Slots In the real world, when you go to a bank to withdraw or deposit money form your account, you are supposed to fill out a form asking you for some information. Similarly, in more traditional digital applications, we are given forms to fill out whenever the application needs some information from us. Each of these forms, both in the real and digital world, are made of labels and inputs. Labels specify what information needs to be provided and input is a way to impose some restrictions on the type of information that can be provided for a particular label. This helps avoid errors. Now, what does a chatbot do when it needs to request some information from the user. With no visual or physical manifestation of a form template, are we at a loss? Well, not really. This is where Slots & Prompts come into the picture. Prompts act as (form) labels and are indicative of the requested information. These are parameters representing information requested from the user. Slots serve the purpose of validated inputs that the users can use to provide the bot with the requested information. Slots can be thought of as variables that are assigned values in the form of information provided by the user. Slots, like intents, are of two types: Custom Slots and Built-in Slots. Custom Slots can have validation like types of allowed values, value types, etc. Built-in slots look like Amazon.SlotName and are used as is without customization.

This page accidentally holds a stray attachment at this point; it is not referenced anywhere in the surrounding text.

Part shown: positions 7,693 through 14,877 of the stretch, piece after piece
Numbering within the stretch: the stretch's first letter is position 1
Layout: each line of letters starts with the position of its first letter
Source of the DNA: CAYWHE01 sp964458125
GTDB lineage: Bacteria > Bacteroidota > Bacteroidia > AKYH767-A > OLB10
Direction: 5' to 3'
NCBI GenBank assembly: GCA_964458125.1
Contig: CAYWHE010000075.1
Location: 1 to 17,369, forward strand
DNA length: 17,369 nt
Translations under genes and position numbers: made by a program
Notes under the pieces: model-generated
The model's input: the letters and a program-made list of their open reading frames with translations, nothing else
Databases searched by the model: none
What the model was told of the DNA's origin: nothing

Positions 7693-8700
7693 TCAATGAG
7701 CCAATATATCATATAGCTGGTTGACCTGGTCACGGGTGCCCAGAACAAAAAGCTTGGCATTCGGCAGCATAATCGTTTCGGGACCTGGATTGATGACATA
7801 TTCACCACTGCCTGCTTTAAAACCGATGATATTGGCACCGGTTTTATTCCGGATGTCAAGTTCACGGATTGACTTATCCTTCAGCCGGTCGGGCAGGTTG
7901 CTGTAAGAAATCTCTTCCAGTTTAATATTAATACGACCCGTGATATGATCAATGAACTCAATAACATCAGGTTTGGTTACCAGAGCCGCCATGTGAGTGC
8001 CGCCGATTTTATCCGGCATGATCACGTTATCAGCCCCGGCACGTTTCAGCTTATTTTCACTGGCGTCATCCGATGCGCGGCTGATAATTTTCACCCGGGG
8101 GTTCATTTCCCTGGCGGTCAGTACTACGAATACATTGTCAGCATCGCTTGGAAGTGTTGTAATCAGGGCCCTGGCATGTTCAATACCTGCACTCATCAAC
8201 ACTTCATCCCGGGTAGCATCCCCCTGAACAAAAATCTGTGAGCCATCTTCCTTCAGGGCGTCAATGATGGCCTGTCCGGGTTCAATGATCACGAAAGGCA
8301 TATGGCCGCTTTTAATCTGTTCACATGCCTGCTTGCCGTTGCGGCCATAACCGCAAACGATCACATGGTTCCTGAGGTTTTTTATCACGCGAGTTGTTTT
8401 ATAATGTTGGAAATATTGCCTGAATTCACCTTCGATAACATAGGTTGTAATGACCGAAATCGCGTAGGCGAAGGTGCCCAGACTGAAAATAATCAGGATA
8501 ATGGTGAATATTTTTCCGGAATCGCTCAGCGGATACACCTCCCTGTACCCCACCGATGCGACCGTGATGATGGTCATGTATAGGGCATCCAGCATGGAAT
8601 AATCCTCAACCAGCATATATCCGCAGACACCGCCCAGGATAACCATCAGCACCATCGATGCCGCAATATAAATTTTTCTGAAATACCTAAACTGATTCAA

Fulfillment: Fulfillment is what the bot aims at when any intent is invoked. An intent is said to be fulfilled when all the mandatory slots are assigned values by information collected from the user. Once an intent is fulfilled, the bot returns the desired information or appropriate output value.
We are now all set to begin designing our conversational interface using Amazon Lex. In the next tutorial, we will learn how to define intent, configure utterances, and define slots and prompts for our chatbot and have our conversation interface design ready. The chatbot we will design in the next tutorial will help us find a doctor given certain conditions. Working with a real-world example will give more substance and a better functional understanding of the aforementioned terms.
I am very thankful for Mike Ericson's tutorial on Getting Started with Amazon Lex on Pluralsight which helped me understand all the nitty-gritty of building a bot using Amazon Lex and putting this tutorial together.